Baltimore is wasting about $400,000 every month it does not install a new phone system, a lawyer for Comptroller Joan M. Pratt argued in court Thursday. But the mayor's lawyers argued that Pratt has no legal right to sue the city because she is a city officer.
Pratt and Mayor Stephanie Rawlings-Blake have been sparring for months over who should upgrade the city's phone system, leading to a war of words, an investigation by the city's inspector general and now a court battle.
"The city is throwing money down the drain," said Pratt's attorney, Charles G. Bernstein, a former city judge who works for Orioles owner Peter Angelos' law firm.
City Solicitor George Nilson argued that Pratt has herself to blame for the state of the city's phones. It took Pratt's office, which runs the system through the Municipal Telephone Exchange, more than four years to complete a process for approving an overhaul, he said.
Moreover, Nilson argued, Pratt has no right to sue. And he filed a motion seeking to have Bernstein's appearance in the case stricken, so Pratt would have to argue the case.
"People within the government cannot sue the government," Nilson said. "If you allow them to sue the government, we would be suing each other on a regular basis."
Such rules are "a way to prevent the city from turning on itself, eating its own limbs and eating itself," Nilson said.
Circuit Judge Jeffrey M. Geller delayed ruling on several motions or the merits of the suit. But he gave the mayor's office an early victory by denying Pratt's motion for a temporary restraining order to prevent the mayor's office from upgrading the phones — or paying any firm for such work.
The city submitted a sworn statement from its chief information officer, Chris Tonjes, saying it was not currently working on a phone upgrade and had no plans to do so.
Tension between Pratt and Rawlings-Blake flared in June, when the mayor moved to defer a $7.4 million contract with IBM for a new phone system, and Pratt accused her of trying to install a phone system without going through the proper bidding process. The next month, Baltimore's Board of Estimates, which is controlled by Rawlings-Blake, rejected the IBM contract.
Pratt said IBM was the lowest bidder and should have been awarded the work.
Meanwhile, the mayor's office contended that it had the right to buy equipment for a Voice on Internet Protocol pilot project under an existing contract with Digicon Corp. Another contract with Digicon provided staffing. VoIPoice systems allow calls to be placed through the Internet rather than traditional phone lines and are considered more efficient.
The judge's ruling Thursday against a restraining order means the city can pay Digicon $137,000 — the final part of about $955,000 for certain equipment purchases and staffing.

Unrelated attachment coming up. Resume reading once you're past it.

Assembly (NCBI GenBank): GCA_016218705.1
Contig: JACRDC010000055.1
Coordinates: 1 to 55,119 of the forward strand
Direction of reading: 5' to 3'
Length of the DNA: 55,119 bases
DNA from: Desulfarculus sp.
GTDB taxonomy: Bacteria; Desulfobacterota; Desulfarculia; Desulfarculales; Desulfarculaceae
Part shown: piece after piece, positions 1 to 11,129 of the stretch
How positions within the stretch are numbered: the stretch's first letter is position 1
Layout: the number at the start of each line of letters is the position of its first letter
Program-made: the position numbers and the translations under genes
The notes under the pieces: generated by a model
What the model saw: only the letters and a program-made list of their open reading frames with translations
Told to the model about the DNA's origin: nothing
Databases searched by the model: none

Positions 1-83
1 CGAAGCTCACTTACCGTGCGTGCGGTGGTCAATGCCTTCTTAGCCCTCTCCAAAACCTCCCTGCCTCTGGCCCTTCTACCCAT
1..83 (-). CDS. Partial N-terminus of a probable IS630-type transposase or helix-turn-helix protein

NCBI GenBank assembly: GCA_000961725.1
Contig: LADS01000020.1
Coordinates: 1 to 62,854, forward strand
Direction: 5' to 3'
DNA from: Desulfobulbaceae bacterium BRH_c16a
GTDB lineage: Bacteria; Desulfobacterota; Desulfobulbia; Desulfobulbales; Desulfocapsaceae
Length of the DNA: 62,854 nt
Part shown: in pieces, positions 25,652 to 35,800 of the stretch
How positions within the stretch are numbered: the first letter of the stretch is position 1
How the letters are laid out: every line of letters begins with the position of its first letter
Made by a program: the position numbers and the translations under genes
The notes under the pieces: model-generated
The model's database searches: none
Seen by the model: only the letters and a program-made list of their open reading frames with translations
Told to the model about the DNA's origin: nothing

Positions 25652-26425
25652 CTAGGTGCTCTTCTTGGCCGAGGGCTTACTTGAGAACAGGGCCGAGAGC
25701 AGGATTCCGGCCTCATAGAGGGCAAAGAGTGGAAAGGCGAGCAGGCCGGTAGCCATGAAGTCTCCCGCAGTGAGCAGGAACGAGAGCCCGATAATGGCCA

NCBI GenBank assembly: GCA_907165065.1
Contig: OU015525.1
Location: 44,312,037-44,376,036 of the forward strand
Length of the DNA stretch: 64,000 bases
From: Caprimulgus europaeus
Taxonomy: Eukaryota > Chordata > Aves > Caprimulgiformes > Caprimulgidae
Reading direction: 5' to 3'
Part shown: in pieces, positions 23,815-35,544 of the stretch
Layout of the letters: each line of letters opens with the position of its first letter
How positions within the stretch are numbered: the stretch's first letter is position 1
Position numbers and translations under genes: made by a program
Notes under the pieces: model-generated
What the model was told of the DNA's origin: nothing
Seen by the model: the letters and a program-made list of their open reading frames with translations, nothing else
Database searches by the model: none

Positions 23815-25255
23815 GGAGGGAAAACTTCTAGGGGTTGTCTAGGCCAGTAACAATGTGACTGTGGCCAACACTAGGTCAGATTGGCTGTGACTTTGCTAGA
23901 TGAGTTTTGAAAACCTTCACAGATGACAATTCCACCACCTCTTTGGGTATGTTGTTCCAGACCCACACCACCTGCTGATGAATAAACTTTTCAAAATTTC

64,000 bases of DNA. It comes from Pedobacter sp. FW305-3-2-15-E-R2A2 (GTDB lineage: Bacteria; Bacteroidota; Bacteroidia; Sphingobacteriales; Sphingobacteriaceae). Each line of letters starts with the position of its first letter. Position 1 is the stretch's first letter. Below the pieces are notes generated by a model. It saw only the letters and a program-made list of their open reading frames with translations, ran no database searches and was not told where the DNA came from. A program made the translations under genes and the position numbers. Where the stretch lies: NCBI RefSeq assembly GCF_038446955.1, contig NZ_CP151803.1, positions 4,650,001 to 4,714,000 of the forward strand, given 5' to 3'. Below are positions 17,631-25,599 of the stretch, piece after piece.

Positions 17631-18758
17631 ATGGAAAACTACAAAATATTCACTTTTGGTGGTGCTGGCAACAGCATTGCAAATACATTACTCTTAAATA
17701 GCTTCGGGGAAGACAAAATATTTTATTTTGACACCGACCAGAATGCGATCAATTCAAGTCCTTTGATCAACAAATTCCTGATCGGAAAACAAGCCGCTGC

In her lawsuit, Pratt contends that because Digicon didn't participate in the bidding process in which IBM emerged as the winner, the company shouldn't be allowed to continue work on a new phone system.
"It is IBM or nothing," Bernstein said in court Thursday. "If the mayor does nothing, then we continue to waste $400,000 a month, $5 million a year."
At the hearing, both sides lamented the state of the city's phones. Nilson called the Verizon Centrex system the city currently uses "outmoded, outdated and too expensive." Bernstein characterized the phone system as "lousy."
Tonjes and Pratt met last week to talk about what to do next. The administration proposed a memorandum of understanding that would create a new commission to oversee the city's phone system and to find additional savings beyond what the original IBM contract promised.
"Hopefully, the comptroller will now drop this frivolous lawsuit and approve the proposed" memorandum, said Ryan O'Doherty, Rawlings-Blake's spokesman. "While the comptroller is suing the city she's responsible for serving, the mayor has proposed a solution that demands cost savings, accountability and transparency. Let's stop suing and start doing."
Tonjes said he took issue with some provisions in the IBM contract. The contract called for an estimated $320,000 in travel and relocation costs for IBM workers and tax breaks for out-of-state workers whose home states have lower tax rates, the mayor's office said. Tonjes also took issue with higher hourly rates for some IBM workers than what his office now pays for the same functions.
On Thursday, Pratt said the mayor's own offices vetted and approved the IBM deal.
"The contract has been vetted," she said. "It has been approved and brought forward to the Board of Estimates by the mayor's purchasing department. So there's nothing wrong with the contract."
Ian Brennan, a spokesman for the mayor, said the mayor's purchasing office does not vet the results of the comptroller's requests for purchases.
IBM spokesman Clint Roswell said in a statement: "IBM stands ready to deliver a modernized communications system so the City of Baltimore can better serve its citizens."
Pratt added that she had concerns about the memorandum of understanding, saying her office wasn't invited to help draft it. "In my opinion, it is one-sided."
Digicon did not respond to requests for comment. Verizon declined to comment.
The city's inspector general investigated Rawlings-Blake administration's purchase of nearly $675,000 in phone and computer equipment and found possible conflicts of interest and missed opportunities for "significant cost savings." Inspector General David N. McClintock also found that the mayor's technology office withheld information from other city officials about the project.
But McClintock said in an interview that his probe found no illegalities.
The next hearing date in the case, styled Pratt and Joan Doe, Taxpayer, v. Mayor and City Council, has not been set.
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